This is why, Obama’s advisers argue, national security depends in large part on dignity promotion. Without it, the U.S. will never be able to destroy al-Qaeda. Extremists will forever be able to demagogue conditions of misery, making continued U.S. involvement in asymmetric warfare an increasingly counterproductive exercise — because killing one terrorist creates five more in his place. “It’s about attacking pools of potential terrorism around the globe,” Gration says. “Look at Africa, with 900 million people, half of whom are under 18. I’m concerned that unless you start creating jobs and livelihoods we will have real big problems on our hands in ten to fifteen years.”
To summarize: if given a choice between chaos and stability, human beings will choose stability almost every time, regardless of who brings it. That’s why humans will live under the thumb of brutish sorts such as Saddam Hussein (and many others). This is an idea as old as Hobbes and Locke (see their work on the “state of nature”), and frankly is the seed from which all civilization springs. Further, in times of especially dangerous crisis, when faced with chaos and destruction — and when Israel is bombing residential areas in the Gaza strip (justified or not), a chaotic, uncertain world is certainly where the Palestinians find themselves — humans will turn to militant, authoritarian regimes, especially if that regime can point to an ethnic or economic class as a scapegoat. I hate to pick such an obvious example, but think of Hitler’s rise to power much of which he obtained by vilifying the German Jewish population. This same idea plays out in the Republicans’ “Southern Strategy” as began under Nixon which is literally little more than race-baiting in nice clothes.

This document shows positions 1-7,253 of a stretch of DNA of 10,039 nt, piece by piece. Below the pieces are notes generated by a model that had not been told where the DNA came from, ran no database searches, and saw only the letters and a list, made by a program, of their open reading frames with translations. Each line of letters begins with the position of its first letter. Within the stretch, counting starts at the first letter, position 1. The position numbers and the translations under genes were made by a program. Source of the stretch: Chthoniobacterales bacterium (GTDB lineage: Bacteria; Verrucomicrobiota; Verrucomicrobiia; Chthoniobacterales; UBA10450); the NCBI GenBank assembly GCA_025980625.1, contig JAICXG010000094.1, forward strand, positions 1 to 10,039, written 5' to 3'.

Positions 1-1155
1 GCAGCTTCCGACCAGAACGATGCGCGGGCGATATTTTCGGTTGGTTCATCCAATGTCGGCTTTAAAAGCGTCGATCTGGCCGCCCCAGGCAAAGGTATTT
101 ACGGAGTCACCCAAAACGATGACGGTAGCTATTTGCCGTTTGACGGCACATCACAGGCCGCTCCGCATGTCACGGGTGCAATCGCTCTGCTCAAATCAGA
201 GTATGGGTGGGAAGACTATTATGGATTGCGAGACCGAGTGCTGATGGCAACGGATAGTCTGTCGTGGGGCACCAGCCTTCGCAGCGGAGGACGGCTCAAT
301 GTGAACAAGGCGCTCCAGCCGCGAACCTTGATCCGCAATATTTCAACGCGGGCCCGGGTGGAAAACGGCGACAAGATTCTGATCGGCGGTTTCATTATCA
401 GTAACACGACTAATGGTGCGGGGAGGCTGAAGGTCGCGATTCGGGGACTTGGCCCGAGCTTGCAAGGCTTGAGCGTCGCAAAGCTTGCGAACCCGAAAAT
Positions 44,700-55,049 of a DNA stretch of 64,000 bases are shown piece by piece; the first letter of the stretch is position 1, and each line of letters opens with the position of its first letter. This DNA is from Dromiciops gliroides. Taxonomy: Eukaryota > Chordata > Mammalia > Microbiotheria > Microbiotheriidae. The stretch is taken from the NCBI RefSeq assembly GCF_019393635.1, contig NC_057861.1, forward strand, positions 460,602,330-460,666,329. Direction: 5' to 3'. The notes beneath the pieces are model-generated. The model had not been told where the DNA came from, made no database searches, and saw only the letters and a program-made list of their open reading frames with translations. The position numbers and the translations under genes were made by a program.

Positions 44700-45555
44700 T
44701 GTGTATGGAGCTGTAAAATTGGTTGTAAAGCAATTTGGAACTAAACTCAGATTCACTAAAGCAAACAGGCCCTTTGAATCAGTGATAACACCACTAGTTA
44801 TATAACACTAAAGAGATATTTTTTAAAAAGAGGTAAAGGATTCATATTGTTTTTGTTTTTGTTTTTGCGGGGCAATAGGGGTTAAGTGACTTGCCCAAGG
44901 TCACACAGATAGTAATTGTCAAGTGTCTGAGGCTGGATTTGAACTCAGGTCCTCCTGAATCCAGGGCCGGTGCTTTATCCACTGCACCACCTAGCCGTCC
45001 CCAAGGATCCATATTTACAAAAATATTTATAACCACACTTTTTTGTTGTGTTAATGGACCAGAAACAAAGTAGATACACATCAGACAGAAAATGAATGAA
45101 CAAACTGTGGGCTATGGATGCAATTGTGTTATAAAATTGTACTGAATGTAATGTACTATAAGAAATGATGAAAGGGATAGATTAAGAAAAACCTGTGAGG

But back to Iran, while Iran may never possess Germany’s power (economically or militaristic), simply finding a villain to rage against can, in-and-of itself, unite a nation. It can even incite a nation to do terrible things in a vain attempt. Things which have little if any chance of helping a nation achieve its long term goals. A government willing to strike back, enforce strict laws, vilify its enemies and create scapegoats puts itself in a position that largely limits their ability to negotiate agreements with that party of which they’ve spent months if not years creating a monstrous caricature. It may win points in the short-term, but it does nothing to secure future stability. If anything, it serves to only heighten the tension between two nations.
So, if I had to sum up this series of events in one phrase, it word would be “cluster fuck.”
UPDATE: For those who wish to take action, you can sign J Street’s petition calling for a ceasefire here. Or you can download one of their flyers to post around your town or campus. In the meantime, I strongly recommend you make J Street one of your daily blogs. Smart, insightful, and at odds with U.S. and Israeli foreign policy thus far. These guys are true thinkers for the 21st century.